What I do is take the one with the highest bonding preference and I put it in the middle and then I propose a sigma bond framework. Notice I even put random here because I'm trying to emphasize that you're not supposed to just know this from the first shot. A lot of students feel confused because they're like, “How am I supposed to know this?” This is trial and error.
What I did here was I literally just made like the dumbest version that I could. I just put a bunch of atoms around the N. So I said, okay, one of the H's can go to this N, the other H can go here, the other H can go here and then one of the N's can go there.
What I'm basically doing is I'm just trying to get the first atom in the middle to fill its octet and then any other atoms, I'm attaching them somewhere else. So basically, I attached four atoms to the N because that's the most that it can handle. I have one hydrogen left over, so then I was like, “Hey, I'll just put it on that N and see what happens.”
Now, if I go to my second rule it says fill in the octets with lone pairs. That first nitrogen that's in the middle fills its octet. It has four bonds. But the nitrogen that I put on the side does not. This one would need two lone pairs. That's what I did in this drawing. I went ahead and added those two lone pairs.
Now what I did is I go ahead and calculate formal charge. This is the part that's different from gen chem. In gen chem usually you wouldn't do this, but in orgo I always want you to calculate formal charge. Now that we do that what we find is I'm going to have a positive charge on the N because the N wants to have five electrons, but it only has four and then I have a negative charge on that N because that N has six. Is that cool so far?
This is not very good. I can probably do better than this. So what I'm going to so is if I get to a structure that has lots of charges or lots of adjacent charges, I have two options, either I can rearrange this sigma bond framework, meaning I can rearrange where these sigma bonds are or I can add pi bonds to remove excess lone pairs.
So, in this case, I have two different options. I could try to make a double bond, but I would run into a big problem if I made a double bond the way it is drawn right now. The problem is that let's say that I tried to put a double bond here to get rid of these electrons then what would happen is that that nitrogen would wind up breaking its octet. This one right here would now have ten electrons. So there's actually nowhere that I could make a double bond that makes sense. There's actually nowhere that I could make a double bond that wouldn't violate someone's octet.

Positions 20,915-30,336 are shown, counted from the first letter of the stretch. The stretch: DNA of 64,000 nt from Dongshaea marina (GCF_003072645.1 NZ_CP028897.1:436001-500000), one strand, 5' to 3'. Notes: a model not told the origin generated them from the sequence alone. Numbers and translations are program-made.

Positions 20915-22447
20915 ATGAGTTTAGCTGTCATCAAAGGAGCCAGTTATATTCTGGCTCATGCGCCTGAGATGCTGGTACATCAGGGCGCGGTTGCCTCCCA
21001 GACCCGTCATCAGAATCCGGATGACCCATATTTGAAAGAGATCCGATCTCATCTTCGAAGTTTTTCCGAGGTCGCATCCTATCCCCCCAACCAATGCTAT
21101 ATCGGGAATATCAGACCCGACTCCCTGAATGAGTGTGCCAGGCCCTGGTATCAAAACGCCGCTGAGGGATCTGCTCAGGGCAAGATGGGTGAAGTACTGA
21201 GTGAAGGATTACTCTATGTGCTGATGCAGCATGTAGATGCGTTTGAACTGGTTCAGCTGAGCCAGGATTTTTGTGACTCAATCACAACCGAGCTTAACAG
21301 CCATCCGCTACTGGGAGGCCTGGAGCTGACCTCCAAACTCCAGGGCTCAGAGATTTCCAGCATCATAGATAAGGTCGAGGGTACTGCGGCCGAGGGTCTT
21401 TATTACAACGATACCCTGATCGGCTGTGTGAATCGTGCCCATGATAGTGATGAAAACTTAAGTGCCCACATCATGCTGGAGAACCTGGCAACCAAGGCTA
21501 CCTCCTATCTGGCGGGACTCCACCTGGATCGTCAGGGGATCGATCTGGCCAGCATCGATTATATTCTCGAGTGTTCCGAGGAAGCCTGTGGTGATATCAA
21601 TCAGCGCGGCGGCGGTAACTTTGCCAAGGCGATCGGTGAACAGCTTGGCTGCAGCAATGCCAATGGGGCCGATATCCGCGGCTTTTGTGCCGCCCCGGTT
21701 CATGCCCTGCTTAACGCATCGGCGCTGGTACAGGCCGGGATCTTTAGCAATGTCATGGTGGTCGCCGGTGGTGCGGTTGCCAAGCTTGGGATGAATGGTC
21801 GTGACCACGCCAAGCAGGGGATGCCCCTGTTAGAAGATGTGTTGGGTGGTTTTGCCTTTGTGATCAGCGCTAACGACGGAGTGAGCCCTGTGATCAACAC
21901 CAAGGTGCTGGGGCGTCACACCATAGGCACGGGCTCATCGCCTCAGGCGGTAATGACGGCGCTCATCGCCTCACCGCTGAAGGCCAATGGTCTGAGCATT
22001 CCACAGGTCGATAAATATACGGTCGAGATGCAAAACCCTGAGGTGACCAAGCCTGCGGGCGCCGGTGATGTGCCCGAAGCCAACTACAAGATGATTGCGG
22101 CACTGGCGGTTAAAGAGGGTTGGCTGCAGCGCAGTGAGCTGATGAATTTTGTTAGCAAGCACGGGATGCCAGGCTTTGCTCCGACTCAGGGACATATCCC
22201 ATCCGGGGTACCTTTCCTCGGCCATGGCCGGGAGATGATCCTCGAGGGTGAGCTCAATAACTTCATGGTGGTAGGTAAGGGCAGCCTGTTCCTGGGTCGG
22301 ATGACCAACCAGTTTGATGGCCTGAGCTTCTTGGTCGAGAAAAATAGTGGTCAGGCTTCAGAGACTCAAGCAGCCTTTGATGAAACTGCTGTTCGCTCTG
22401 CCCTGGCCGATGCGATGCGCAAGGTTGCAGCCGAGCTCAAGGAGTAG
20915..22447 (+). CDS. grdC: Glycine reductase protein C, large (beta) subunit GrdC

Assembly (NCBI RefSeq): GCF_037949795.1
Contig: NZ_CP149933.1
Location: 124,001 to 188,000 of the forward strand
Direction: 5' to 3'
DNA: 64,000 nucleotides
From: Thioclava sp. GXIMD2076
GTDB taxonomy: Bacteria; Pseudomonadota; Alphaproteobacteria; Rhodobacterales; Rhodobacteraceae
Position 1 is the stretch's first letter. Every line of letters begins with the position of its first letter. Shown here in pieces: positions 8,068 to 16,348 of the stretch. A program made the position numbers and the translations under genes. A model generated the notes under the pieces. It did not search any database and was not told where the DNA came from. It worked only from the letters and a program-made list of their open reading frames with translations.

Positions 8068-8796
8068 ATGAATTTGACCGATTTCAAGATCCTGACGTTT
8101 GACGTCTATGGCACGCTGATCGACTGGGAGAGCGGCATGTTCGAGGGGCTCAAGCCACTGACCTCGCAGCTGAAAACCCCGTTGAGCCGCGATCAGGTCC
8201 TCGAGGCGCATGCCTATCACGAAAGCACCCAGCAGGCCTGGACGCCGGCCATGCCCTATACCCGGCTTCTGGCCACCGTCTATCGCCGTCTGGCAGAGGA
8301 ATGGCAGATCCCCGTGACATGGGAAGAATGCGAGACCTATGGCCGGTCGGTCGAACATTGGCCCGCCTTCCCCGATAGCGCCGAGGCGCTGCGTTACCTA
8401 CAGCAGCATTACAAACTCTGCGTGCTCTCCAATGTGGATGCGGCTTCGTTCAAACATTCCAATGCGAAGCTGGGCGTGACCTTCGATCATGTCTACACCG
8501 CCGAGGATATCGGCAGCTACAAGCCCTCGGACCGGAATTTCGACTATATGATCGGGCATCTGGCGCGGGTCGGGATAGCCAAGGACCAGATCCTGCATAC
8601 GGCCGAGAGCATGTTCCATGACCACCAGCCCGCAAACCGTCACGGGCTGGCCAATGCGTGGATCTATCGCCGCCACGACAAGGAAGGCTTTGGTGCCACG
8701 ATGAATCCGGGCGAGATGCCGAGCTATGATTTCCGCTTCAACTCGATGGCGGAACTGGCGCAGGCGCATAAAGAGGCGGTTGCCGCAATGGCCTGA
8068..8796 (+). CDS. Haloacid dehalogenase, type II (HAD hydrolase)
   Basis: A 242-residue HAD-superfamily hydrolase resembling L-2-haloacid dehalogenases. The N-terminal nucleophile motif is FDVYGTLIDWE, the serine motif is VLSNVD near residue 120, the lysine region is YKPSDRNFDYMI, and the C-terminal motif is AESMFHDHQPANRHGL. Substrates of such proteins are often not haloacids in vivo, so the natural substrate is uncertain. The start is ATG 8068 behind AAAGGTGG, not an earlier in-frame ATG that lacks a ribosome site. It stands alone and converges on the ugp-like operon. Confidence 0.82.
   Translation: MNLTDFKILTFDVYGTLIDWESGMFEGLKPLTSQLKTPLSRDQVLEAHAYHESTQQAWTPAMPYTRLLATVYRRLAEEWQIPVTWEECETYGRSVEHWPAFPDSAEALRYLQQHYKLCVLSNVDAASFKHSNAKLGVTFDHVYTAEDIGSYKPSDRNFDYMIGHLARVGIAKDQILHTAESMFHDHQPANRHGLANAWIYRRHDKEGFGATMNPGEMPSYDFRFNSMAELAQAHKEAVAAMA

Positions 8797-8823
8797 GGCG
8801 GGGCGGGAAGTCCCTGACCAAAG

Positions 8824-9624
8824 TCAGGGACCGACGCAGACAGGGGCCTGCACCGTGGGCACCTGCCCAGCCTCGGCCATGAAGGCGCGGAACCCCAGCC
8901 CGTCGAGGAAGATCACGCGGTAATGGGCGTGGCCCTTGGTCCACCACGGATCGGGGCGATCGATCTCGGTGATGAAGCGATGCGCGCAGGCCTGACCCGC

That means that I have to change around the sigma bond framework. So what I'm thinking is this. This nitrogen wants more electrons. This nitrogen wants less electrons. The way that I could make that happen possibly is by moving a bond. If I could move one of these H's over here, then what that would do is that would take away one lone pair and replace it with a stick. Remember, that a stick only counts as one whereas a lone pair counts as two.
So let me redraw this looking like this. N, N, H, H, H, H. Now I still have to make sure that everything fulfills its octet, so I'm going to have to add lone pairs. So I'm going to need a lone pair here and a lone pair there.
Now I go ahead and I recalculate formal charges and see if this is any better. The formal charge of this nitrogen would now be zero because of the fact that it's got three bonds and a lone pair, which is the way nitrogen wants to be. And this one is also zero. So that's it. We found a good Lewis structure.
Obviously, this one was kind of easy, but I'm just showing you that is the right Lewis structure for this molecule and we got there through trial and error. We didn't just immediately know what the answer was.
In this example, we were left with a separation of charges (+ next to -), so we rearranged the σ-framework to see if we could remove them.
Problem: Draw the Lewis structure of the molecule4m
Problem: Draw the Lewis structure of the molecule6m
Problem: Draw the Lewis structure of the molecule4m
Like the new method? Prefer the old one instead? Feel free to use whichever method you like more. As long as you get the right answer on the exam, that’s all I care about.
Construct a Lewis structure for H2O2. Include all nonbonding electrons and formal charges. As a bonus, show the correct structural formula.
What is the total number of electron groups surrounding each nitrogen atom in the correct Lewis structure for N2F2?
What is the total number of electron groups surrounding the central carbon atom in the correct Lewis structure for CHF3?
Draw a Lewis structure for the following species. Include all nonbonding pairs of electrons and any formal charges.
Construct ONE (1) Lewis structure for the formula C2H7ON. Include all lone pairs and formal charges .
Which is an acceptable Lewis structure of CO (where formal charges are not shown)?
Draw the structure of BH 3-THF.
Draw the Lewis structure of acetaldehyde, CH 3COH, clearly indicating all bonding and non-bonding pairs of electrons.